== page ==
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All,

Currently we are running a VM CentOS on our server via VMWare. I am encountering sluggish performance overtime. On intial creation of the server the speed is extreme but, over time it becomes unbareably slow.

I am a bit confused because we arent using any swap and our load is not terrible.

Here is my top output:

top - 15:38:49 up  1:10, 13 users,  load average: 6.94, 6.92, 6.31
Tasks: 165 total,   7 running, 158 sleeping,   0 stopped,   0 zombie
Cpu(s): 50.0%us, 50.0%sy,  0.0%ni,  0.0%id,  0.0%wa,  0.0%hi,  0.0%si,  0.0%st
Mem:  16189104k total, 14704772k used,  1484332k free,    61140k buffers
Swap:  4095992k total,        0k used,  4095992k free,  1201532k cached

The top CPU intensive item is

 PR  NI  VIRT  RES  SHR S %CPU %MEM    TIME+  COMMAND    
 20   0  1969m 1.1g  10m S  2.5  7.4   3:39.35 java

I am sure it is something silly that I am missing but, at this point it takes 20 seconds to SU to another user.

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Which VMWare product/version and have you installed the vmtools? –  Chopper3 Dec 2 '09 at 22:11
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6 Answers

I have an issue on a couple of machines running VMWare Server whereby each VM slowly uses more and more CPU resource as time goes on. Stopping the VMs and restarting then solves the problem, though rebooting them or suspending+resuming them doesn't.

This is easiest to see on a low spec server (an old P4) that runs three VMs running basic web services: the graph at the bottom of this page shows the measured effect on CPU use over time and at the bottom of this page you can see the effect as measured by "load average" readings. The effect is much less noticable on the other machines I run VMWare on because they are far more powerful over-all. The effect seems proportional to the number of VMs running (i.e. the ghost load increases twice a quickly if twice as many VMs are running). Thus far, stopping and restarting the VMs has always solved the issue - rebooting the host machine is not needed (though if the host is due a reboot for something like a kernel upgrade it makes sence to coordinate this reboot with the VMs going down).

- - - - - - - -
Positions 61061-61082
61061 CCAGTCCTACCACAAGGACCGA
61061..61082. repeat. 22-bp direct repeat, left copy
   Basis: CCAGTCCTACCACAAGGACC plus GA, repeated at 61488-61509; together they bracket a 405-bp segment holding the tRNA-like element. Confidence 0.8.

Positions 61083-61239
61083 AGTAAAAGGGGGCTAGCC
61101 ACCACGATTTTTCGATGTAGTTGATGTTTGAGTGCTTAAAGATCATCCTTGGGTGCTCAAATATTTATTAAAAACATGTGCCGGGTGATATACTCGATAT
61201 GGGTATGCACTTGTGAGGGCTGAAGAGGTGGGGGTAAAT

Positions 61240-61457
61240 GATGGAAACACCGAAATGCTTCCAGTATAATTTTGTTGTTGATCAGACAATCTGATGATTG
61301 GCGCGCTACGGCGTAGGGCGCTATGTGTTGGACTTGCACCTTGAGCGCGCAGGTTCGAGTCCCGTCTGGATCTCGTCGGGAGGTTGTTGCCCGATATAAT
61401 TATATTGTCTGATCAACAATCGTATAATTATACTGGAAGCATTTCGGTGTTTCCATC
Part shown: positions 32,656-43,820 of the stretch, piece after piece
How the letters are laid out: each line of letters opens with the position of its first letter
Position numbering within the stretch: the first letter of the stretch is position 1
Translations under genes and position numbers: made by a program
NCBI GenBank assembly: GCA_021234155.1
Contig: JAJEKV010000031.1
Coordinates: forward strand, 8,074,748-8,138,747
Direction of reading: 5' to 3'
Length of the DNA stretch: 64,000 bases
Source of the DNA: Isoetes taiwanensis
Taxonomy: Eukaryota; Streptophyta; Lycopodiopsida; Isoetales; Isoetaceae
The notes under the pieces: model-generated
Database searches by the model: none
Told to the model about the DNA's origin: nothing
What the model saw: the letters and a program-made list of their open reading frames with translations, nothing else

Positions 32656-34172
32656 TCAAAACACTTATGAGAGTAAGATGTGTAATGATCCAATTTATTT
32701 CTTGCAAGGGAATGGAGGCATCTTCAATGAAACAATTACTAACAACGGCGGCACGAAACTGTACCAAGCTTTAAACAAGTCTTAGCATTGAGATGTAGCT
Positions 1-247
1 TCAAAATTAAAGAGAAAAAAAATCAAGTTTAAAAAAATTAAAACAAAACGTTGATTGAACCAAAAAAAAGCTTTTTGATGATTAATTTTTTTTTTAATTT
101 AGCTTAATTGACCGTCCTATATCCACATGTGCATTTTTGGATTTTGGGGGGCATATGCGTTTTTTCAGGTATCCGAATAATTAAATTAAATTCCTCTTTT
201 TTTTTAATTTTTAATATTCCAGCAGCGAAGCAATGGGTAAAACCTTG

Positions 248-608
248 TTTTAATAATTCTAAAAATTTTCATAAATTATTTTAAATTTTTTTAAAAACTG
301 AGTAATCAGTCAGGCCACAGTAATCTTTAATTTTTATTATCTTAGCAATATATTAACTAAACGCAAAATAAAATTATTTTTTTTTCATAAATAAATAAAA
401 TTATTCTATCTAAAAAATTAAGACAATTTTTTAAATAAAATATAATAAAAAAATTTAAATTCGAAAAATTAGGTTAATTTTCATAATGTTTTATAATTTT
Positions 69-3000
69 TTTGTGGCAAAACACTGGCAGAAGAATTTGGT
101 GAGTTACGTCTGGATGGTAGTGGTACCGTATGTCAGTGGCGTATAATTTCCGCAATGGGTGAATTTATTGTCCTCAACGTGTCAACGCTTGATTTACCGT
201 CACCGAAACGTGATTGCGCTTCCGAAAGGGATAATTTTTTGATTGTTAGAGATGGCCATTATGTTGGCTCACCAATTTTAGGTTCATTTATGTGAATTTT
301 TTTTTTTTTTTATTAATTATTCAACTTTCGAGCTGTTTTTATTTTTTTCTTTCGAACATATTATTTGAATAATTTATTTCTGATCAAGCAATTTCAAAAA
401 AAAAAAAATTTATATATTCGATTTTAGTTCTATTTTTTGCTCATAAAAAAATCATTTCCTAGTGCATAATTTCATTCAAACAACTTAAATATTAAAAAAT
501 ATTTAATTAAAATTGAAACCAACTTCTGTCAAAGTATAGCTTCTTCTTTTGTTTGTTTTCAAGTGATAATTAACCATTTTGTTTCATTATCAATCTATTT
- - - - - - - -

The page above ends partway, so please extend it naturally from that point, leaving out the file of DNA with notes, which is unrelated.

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You have given your Guest fewer vCPUs than your host machine has haven't you? I suspect your guest has two vCPUs. How many does the host have?

Oversubscribing CPUs can cause this kind of behaviour.

Also, there's an option to reduce the tick rate in VM guest with CentOS that may help somewhat, although I don't think it's the root cause. Look at the first bullet point in section 3 of http://wiki.centos.org/Manuals/ReleaseNotes/CentOS5.1

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Try the tools "iostat" and "vmstat". They give you a lot more information about what is happening. Maybe "sar" helps you too. (You need to install the "sysstat" package to get the tools.)

And please print here the output of those programs. Then we could help you more.

Another good thing is to do what "davey" told you.

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Install/update VMware tools. Enable virtualization support in BIOS of the physical server (you will have such option if your CPU supports this). Which virtualization solution from VMware are you using? Check the performance in both the guest (VM) and the host (VMware server) machines. Please specify if top is from guest or from host. How much memory you have in host and how much is assigned from guest? Do you have memory overcommit for VMs? Is the host swapping?

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If you have strace installed (yum install strace) can you find a command that is slow (you mentioned su in your post) and run it under strace -cf:

# strace -F -c su - gonzo -c exit
...
Process 3583 detached
Process 3562 resumed
Process 3563 detached
% time     seconds  usecs/call     calls    errors syscall
------ ----------- ----------- --------- --------- ----------------
 95.10    0.291882        7484        39        18 waitpid
  2.01    0.006160         474        13           execve